There is nothing more inspiring than to occasionally stand face to face with a proud mother of not one, but two daughters.

Farzana Shahab is one such mother. Beautiful to behold, and very talented, Farzana is amazing for having passed on so much of her charm and goodness to her daughters. She admits to having learnt this kind of gracious give and take in life from Anjum, her late mother who has left Farzana everything she had experienced in life, including great pride in being just woman.

It is her mother who inspired Farzana to first express herself in painting while daughters Anam and Saharish were allowed to mature into lovers of literature and poetry irrespective of the fact that today both earn a living as bureaucrats.

At a solo painting exhibition hosted by Farzana recently, Anam introduced her mother to a houseful of guests at a Lucknow gallery with a poem, comparing her tenderness to a spring bud and her majesty to the mountain:

Shades of her peeping through the pages of life
Tender as a blooming spring bud,
Majestic like the mountains,
With panache and poise
Rising above the noise
Of diurnal routines, the clanking of dishes,The hiss of a cooker, the yells and quarrels of her children,
The rustling of papers in morosely long files,
The constant pleas and the spinning of her world
She manages to reign, and what is more she does it with a smile.
She does not fight back tears,
They ebb and flow, like undulating waves
Allowing her to weather the harshest of storms
She casts a spell on all her fears
Till they dissipate, only to return again.
Chained and free, tormented and rapturous all at once
Like a chiaroscuro, the light and the shade enhance her enigma.
She treads on the happy days bright as sunshine
And wears a garb of patience on days dreary and long
She chooses to float rather than down, and what is more she does it with a song.

Anam is a poet by passion and by profession policy advisor at the treasury department of the United Kingdom government. She is the author of a book of poems published recently and extremely appreciative of the women in her household, an art that she has picked up from her mother.

“I am over awed by women. I am over awed by the multiple roles women perform every day. I grew up inspired by my mother and now my daughters make me so proud,” adds Farzana who is able to better express her journey as woman on canvas, and in colours.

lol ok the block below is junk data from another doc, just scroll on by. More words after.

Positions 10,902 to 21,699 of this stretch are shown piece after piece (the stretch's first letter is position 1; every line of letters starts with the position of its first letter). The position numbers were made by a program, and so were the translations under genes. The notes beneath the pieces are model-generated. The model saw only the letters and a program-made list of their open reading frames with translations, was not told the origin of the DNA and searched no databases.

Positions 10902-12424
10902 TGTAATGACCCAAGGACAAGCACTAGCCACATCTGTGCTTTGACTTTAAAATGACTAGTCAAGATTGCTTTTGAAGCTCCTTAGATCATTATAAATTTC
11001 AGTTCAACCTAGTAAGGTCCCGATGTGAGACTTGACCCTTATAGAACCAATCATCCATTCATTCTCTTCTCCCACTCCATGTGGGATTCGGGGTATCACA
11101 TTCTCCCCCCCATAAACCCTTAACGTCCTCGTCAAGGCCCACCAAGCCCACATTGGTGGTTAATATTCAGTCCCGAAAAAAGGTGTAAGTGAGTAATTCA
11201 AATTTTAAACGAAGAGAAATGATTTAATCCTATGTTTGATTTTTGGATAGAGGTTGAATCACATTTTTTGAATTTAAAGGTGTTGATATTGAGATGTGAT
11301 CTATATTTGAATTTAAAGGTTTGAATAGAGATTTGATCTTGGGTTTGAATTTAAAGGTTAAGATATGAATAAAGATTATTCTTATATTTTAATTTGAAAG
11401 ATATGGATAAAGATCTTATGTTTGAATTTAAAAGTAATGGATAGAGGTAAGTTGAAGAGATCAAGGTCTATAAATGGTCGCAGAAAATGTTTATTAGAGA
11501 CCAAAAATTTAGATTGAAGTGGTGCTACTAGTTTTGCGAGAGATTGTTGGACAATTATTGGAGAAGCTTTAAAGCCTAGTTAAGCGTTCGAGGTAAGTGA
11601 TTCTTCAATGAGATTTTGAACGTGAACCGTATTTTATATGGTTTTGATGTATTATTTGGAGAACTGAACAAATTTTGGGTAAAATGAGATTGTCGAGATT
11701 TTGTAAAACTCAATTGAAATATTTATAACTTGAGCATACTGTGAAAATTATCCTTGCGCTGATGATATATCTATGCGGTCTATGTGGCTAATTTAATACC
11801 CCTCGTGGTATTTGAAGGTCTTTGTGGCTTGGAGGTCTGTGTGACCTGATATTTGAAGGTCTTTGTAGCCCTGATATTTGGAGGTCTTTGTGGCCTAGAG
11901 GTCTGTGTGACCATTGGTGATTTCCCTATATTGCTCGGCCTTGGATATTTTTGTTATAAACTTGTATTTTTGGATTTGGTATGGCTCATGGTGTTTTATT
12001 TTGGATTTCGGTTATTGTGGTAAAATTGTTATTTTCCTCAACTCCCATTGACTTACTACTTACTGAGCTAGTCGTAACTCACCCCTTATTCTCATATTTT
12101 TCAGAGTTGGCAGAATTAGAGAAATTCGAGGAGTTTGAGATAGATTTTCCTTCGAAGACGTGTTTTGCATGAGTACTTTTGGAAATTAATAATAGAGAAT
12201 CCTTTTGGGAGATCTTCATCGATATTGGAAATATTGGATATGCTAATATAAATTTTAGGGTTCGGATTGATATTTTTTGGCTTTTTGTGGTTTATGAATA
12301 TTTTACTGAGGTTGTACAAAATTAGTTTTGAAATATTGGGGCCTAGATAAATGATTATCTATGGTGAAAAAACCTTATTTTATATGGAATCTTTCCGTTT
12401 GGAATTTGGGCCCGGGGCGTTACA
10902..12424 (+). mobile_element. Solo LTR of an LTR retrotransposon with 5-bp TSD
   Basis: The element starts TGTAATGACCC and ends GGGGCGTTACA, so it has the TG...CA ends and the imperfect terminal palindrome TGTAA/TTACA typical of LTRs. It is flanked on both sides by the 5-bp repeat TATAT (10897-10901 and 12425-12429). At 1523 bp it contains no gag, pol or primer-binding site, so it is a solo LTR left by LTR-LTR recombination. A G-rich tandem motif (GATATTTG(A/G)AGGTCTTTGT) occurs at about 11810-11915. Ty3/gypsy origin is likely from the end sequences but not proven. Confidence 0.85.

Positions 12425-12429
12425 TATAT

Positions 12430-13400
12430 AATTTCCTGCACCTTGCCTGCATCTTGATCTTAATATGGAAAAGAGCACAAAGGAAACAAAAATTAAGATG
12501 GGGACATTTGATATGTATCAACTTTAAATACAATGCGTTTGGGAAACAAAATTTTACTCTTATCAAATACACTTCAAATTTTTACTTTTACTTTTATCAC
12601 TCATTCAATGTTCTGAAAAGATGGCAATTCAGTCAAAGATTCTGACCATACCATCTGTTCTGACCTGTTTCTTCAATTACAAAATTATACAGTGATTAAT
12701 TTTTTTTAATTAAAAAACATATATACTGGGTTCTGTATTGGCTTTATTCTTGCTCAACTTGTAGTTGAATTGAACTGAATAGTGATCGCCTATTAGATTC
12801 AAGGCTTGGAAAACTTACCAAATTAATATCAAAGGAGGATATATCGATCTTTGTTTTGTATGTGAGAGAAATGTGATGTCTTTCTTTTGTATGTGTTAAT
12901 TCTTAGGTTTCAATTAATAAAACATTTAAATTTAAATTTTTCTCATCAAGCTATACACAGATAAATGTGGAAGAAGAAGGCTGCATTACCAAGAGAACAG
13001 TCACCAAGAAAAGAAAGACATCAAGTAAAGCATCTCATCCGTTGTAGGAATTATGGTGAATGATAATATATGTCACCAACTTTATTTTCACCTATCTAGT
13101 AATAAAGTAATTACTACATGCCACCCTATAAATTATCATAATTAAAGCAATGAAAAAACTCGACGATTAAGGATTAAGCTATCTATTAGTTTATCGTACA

Farzana is a self taught painter who picked up the brush just about half a decade ago. Passionate about art for long, visual arts became a priority in her life on the death of her mother in 2009, and after her daughters were older.

The empty canvas served as a perfect medium to explore her inner world, resulting in a fade in and fade out effect that is often superimposed with lines and forms in bold and daring colours. Her focus on the female figure is fabulous as figures and shapes are shown to flutter in different directions in a desperate flight, as if towards freedom.

Her love for nature makes her play around with different seasons and to look at the landscape afresh. The peacock series seems to suggest a metamorphosis from the animal species to the human race and the essential evolution from physical beauty to a beautiful mind and the even more elusive idea of soul.

“Farzana has evolved a very personal language of symbols and visual forms to find herself and to fantasise about the world around her. It is quite amazing to see such a level of proficiency without any professional guidance. It makes me believe that there is an artist in every human being. We only have to nurture the artist in us. Farzana also proves that there is no time or age limit to begin doing that...,” concludes Professor Jai Krishna Agarwal, former principal and dean of the University of Lucknow College of Arts and Crafts at a time when it is absolutely essential that all women and all girl children in this country be treated with much more love, respect and pride by all of us.